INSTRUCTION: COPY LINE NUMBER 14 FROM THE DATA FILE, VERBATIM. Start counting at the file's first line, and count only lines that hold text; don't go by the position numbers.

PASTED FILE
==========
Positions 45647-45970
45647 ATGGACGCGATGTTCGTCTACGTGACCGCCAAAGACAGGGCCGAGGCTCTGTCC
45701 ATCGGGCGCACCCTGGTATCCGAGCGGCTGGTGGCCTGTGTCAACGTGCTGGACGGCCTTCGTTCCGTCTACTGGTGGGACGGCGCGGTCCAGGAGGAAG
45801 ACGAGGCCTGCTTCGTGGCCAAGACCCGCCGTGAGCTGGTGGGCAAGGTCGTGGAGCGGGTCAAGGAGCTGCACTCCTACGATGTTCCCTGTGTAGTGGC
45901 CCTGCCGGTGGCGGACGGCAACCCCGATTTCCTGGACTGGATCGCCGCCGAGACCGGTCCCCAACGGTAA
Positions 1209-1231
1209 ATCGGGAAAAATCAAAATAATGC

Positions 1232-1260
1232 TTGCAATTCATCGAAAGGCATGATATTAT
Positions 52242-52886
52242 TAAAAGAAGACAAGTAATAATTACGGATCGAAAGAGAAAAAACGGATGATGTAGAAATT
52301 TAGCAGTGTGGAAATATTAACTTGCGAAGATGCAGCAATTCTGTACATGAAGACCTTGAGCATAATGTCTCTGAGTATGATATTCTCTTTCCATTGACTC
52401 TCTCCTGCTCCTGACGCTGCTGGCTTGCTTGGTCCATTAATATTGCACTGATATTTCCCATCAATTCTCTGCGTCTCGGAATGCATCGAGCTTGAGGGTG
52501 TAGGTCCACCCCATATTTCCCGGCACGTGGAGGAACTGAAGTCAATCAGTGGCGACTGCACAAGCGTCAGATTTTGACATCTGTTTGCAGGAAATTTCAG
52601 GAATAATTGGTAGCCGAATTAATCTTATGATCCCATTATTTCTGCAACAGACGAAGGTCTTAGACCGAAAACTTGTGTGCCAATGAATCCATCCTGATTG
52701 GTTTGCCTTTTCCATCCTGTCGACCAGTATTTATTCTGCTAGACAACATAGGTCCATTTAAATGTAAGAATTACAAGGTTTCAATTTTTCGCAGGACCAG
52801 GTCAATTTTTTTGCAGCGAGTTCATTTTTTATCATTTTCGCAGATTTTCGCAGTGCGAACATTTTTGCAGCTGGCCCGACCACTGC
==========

52501 TAGGTCCACCCCATATTTCCCGGCACGTGGAGGAACTGAAGTCAATCAGTGGCGACTGCACAAGCGTCAGATTTTGACATCTGTTTGCAGGAAATTTCAG